Patient Detailed Side Effect

Brand Names: Capastat Sulfate

Generic Name: capreomycin (Pronunciation: KAP ree oh MYE sin)

  • What is capreomycin (Capastat Sulfate)?
  • What are the possible side effects of capreomycin (Capastat Sulfate)?
  • What is the most important information I should know about capreomycin (Capastat Sulfate)?
  • What should I discuss with my health care provider before using capreomycin (Capastat Sulfate)?
  • How is capreomycin given (Capastat Sulfate)?
  • What happens if I miss a dose (Capastat Sulfate)?
  • What happens if I overdose (Capastat Sulfate)?
  • What should I avoid while using capreomycin (Capastat Sulfate)?
  • What other drugs will affect capreomycin (Capastat Sulfate)?
  • Where can I get more information?

What is capreomycin (Capastat Sulfate)?

Capreomycin is an antibiotic that fights bacteria in the body.

Capreomycin is used to treat Mycobacterium tuberculosis.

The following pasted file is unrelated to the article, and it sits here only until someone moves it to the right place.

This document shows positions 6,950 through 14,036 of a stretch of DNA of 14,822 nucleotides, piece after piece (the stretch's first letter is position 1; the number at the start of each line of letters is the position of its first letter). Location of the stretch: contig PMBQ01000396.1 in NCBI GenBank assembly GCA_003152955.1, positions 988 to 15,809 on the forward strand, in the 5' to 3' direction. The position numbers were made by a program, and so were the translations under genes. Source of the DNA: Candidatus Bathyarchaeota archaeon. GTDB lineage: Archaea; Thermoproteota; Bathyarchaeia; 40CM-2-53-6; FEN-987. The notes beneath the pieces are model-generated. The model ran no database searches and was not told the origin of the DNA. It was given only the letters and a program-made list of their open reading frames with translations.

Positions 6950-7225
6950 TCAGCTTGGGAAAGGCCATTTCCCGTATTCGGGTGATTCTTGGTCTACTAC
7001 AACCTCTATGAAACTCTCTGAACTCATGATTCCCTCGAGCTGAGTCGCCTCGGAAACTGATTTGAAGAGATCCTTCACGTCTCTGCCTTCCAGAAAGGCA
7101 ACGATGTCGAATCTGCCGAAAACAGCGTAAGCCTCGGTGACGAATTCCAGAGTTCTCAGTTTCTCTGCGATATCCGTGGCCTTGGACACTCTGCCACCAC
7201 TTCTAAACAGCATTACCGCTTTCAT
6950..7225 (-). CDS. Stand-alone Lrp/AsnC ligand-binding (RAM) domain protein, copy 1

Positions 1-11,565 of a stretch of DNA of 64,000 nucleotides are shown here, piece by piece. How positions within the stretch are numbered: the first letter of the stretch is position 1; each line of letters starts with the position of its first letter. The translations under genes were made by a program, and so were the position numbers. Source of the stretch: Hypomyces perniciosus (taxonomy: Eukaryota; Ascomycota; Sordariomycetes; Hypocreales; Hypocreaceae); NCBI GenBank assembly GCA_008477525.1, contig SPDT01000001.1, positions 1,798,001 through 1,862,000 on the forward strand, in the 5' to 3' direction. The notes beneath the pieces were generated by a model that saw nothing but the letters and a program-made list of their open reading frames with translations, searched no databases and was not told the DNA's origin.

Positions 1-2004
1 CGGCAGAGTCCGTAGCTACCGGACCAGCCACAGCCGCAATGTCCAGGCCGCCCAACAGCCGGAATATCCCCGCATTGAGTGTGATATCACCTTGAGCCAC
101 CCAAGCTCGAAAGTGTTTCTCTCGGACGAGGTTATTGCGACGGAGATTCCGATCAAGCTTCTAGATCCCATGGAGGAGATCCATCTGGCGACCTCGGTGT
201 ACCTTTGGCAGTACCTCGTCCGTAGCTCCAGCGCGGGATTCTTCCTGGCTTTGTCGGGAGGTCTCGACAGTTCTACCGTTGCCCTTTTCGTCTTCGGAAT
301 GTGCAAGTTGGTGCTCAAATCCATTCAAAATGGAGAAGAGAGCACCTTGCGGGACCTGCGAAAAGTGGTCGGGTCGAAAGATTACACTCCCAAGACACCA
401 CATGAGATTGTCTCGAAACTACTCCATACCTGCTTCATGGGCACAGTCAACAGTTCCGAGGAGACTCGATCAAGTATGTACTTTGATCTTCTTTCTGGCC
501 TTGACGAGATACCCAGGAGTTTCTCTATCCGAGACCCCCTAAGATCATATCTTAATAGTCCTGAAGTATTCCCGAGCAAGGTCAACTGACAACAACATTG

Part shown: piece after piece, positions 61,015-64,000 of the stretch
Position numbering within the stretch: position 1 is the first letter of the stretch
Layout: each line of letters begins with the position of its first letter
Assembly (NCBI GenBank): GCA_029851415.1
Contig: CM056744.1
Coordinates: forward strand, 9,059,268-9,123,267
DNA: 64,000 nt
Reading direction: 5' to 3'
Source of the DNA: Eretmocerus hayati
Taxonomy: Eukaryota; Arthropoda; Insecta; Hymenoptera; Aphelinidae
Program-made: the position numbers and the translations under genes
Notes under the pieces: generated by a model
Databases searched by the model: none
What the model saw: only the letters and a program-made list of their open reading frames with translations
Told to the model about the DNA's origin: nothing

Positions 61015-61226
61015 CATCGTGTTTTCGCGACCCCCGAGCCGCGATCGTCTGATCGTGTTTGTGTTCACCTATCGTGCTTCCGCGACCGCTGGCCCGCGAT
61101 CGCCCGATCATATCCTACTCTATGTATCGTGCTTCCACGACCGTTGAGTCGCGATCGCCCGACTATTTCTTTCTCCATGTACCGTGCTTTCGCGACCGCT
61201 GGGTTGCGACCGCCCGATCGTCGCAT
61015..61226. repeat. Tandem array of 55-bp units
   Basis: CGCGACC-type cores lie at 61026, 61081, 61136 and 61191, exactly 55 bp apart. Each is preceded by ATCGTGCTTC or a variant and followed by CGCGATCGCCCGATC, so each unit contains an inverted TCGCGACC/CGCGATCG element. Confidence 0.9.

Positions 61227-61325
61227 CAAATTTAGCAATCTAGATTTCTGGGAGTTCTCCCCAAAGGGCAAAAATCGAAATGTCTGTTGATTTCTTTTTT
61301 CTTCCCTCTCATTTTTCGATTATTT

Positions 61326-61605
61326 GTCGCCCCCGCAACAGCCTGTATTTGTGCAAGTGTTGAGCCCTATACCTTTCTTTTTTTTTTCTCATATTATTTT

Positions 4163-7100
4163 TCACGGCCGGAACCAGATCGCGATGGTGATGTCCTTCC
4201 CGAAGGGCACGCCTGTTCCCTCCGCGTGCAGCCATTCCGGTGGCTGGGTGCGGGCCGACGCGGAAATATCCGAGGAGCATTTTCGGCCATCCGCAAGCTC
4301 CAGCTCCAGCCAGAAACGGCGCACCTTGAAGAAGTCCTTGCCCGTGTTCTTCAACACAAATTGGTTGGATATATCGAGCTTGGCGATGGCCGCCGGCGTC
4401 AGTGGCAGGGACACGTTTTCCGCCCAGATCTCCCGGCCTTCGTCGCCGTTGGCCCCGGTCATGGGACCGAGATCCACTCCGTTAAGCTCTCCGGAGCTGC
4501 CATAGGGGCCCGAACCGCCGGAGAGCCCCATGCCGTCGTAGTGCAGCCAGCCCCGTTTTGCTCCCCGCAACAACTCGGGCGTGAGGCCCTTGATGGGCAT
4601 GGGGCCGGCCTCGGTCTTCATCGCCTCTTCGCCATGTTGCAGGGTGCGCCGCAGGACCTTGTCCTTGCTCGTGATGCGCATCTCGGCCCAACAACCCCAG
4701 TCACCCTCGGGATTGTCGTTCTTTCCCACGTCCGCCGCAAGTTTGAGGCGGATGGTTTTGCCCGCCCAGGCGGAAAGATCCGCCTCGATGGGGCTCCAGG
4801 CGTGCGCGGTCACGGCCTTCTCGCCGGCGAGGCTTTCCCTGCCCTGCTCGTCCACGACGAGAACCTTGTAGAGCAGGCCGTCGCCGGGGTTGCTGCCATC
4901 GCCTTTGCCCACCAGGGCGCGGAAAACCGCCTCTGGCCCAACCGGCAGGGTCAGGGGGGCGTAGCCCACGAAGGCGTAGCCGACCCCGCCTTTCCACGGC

Capreomycin is usually given after other tuberculosis medications have been tried without successful treatment of the infection.

Capreomycin may also be used for other purposes not listed in this medication guide.

What are the possible side effects of capreomycin (Capastat Sulfate)?

Get emergency medical help if you have any of these signs of an allergic reaction: hives; difficulty breathing; swelling of your face, lips, tongue, or throat.

Stop using capreomycin and call your doctor at once if you have any of these serious side effects:

  • urinating less than usual or not at all;
  • changes in your hearing;
  • spinning sensation, problems with balance;
  • ringing or roaring sound in your ears; or
  • low potassium (confusion, uneven heart rate, extreme thirst, increased urination, leg discomfort, muscle weakness or limp feeling).

Less serious side effects may include:

  • mild skin rash;
  • fever, chills, body aches, flu symptoms; or
  • pain, swelling, or a hard lump where the injection was given.

This is not a complete list of side effects and others may occur. Tell your doctor about any unusual or bothersome side effect. You may report side effects to FDA at 1-800-FDA-1088.

Read the Capastat Sulfate (capreomycin for injection) Side Effects Center for a complete guide to possible side effects

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What is the most important information I should know about capreomycin (Capastat Sulfate)?

You should not use this medication if you are allergic to capreomycin.